Peter was now operating on some subliminal level, barely aware of the deserted road, the great dark trees along the verges and the rhythmical flashing of the street lamp. He hurtled towards the motorway. Screeching after him in their unmarked car the police knew that it would be a mistake to let him get as far as the six lane highway. There it would be relatively quiet at this hour and so would open the opportunity for greater speed, greater risk and heaven forbid but the chance of this lunatic escaping.
“Christ Bob the idiot’s on his mobile. How stupid is he really? I think it’s time to let him know we’re here.”
In the car Peter’s world of pain stepped up a level. “Peter, it’s Matron. If you’re driving will you pull over, dear? I’ll call you back again in a couple of moments, just find somewhere to stop your car.” The little handset quieted.
“No, no! Matron!” He yelled at the phone. Not for a moment did he consider stopping. That the Matron had rung back carried a message he refused to acknowledge but the worm of desperation wriggled in his whirling brain. The coruscation of the brilliant blue light didn’t register for long moments, not until the police car had raced close enough for the dancing beam to fill his rear view mirror to flick and pester at the corner of his vision.
“No.” The one word was a simple statement, a whispered denial. He wouldn’t, couldn’t stop. The two tone siren screamed at him, once, again and then again. They were nearer now, undeniable and real in the midst of this insanity. The alteration in his level of awareness brought him down a bit. As he began to regain some cognisance of the situation the tiny screen lit again and the mobile vibrated in his fingers. He jabbed with his thumb against the button, accepting the call he didn’t want. “Peter, are you parked, have you pulled over?” The screaming siren filled the world now and he could barely hear the woman.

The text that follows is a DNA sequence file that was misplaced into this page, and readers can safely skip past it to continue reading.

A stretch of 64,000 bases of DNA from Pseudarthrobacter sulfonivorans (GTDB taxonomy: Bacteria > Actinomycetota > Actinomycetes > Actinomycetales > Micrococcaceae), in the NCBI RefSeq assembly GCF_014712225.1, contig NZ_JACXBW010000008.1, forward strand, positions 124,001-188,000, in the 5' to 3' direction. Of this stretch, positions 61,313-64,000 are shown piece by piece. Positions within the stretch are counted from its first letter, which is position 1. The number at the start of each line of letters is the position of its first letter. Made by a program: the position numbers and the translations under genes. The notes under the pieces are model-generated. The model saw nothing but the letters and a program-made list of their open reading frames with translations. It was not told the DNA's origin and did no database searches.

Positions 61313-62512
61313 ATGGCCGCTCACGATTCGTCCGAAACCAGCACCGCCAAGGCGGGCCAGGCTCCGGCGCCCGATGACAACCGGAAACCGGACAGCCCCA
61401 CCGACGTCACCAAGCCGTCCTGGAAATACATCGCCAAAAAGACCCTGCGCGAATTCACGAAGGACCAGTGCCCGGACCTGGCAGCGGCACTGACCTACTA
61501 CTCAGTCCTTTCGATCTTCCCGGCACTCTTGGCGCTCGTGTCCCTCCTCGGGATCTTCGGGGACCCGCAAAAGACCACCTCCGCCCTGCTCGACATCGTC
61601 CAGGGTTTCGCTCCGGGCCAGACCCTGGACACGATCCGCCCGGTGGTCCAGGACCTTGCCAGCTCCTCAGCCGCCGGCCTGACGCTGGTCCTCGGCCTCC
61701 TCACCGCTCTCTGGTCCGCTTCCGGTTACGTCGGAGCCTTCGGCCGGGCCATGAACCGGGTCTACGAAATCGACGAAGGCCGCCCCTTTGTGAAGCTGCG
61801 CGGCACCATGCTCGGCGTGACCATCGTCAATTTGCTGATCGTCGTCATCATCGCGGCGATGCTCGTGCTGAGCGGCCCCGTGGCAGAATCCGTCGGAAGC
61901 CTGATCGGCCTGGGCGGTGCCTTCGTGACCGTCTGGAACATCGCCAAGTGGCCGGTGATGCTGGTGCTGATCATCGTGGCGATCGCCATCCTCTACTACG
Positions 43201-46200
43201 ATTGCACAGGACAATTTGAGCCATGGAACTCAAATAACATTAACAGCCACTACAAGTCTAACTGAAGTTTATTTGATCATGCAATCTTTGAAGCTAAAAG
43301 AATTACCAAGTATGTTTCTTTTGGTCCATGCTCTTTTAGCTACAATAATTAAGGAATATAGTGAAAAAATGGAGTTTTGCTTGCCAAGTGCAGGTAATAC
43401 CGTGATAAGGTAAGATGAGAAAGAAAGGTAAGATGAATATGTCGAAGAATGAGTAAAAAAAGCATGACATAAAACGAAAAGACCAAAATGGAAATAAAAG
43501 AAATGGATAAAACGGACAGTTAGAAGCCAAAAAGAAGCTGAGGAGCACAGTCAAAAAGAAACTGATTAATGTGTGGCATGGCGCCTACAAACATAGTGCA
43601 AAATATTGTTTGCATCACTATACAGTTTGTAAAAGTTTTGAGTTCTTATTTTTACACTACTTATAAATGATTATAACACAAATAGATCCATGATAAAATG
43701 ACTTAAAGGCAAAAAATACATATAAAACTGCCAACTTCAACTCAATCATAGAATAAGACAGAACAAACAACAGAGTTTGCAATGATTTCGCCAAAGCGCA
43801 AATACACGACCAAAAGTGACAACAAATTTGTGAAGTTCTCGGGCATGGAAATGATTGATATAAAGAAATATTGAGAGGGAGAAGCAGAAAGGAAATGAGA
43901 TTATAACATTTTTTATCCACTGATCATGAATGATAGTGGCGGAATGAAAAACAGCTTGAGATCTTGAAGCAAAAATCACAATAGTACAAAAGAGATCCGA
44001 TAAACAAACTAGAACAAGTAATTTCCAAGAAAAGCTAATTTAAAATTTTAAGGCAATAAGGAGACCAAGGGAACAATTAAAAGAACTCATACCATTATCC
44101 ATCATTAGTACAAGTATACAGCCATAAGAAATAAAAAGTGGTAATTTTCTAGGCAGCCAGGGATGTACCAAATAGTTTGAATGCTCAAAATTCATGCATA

Sitting in her night dimmed office the Matron was barely breathing, she knew he was still driving, could hear the roar of the engine and now the scream of the police siren. She had dreaded something like this as she had made the call. This was the part of the job that she disliked, with a high proportion of elderly patients in her care it was a rare week that didn’t bring her to this point. This boy though was different. She had expected an extreme reaction when the inevitable happened. They had long been impressed by his devotion, although some of the staff had found his adoration of the old lady disquieting and rather odd. She could do nothing now, her instinct was to hang up the call but if she did would he then try to dial while driving, an even worse scenario than the one that she was already a party to.
In the car Peter was yelling into the handset, “Tell me she’s okay, tell me she’s still there, Matron, please tell me she’s okay.” Of course, she couldn’t tell him that but with the scream of the siren and the gasping, pleading voice she found that, impossibly, she couldn’t think of what to say and so simply listened helplessly to the unfolding drama, invisibly enacted somewhere on the desperate highway
2 responses to “Peter”
You have built the tension beautifully.
Thank you very much
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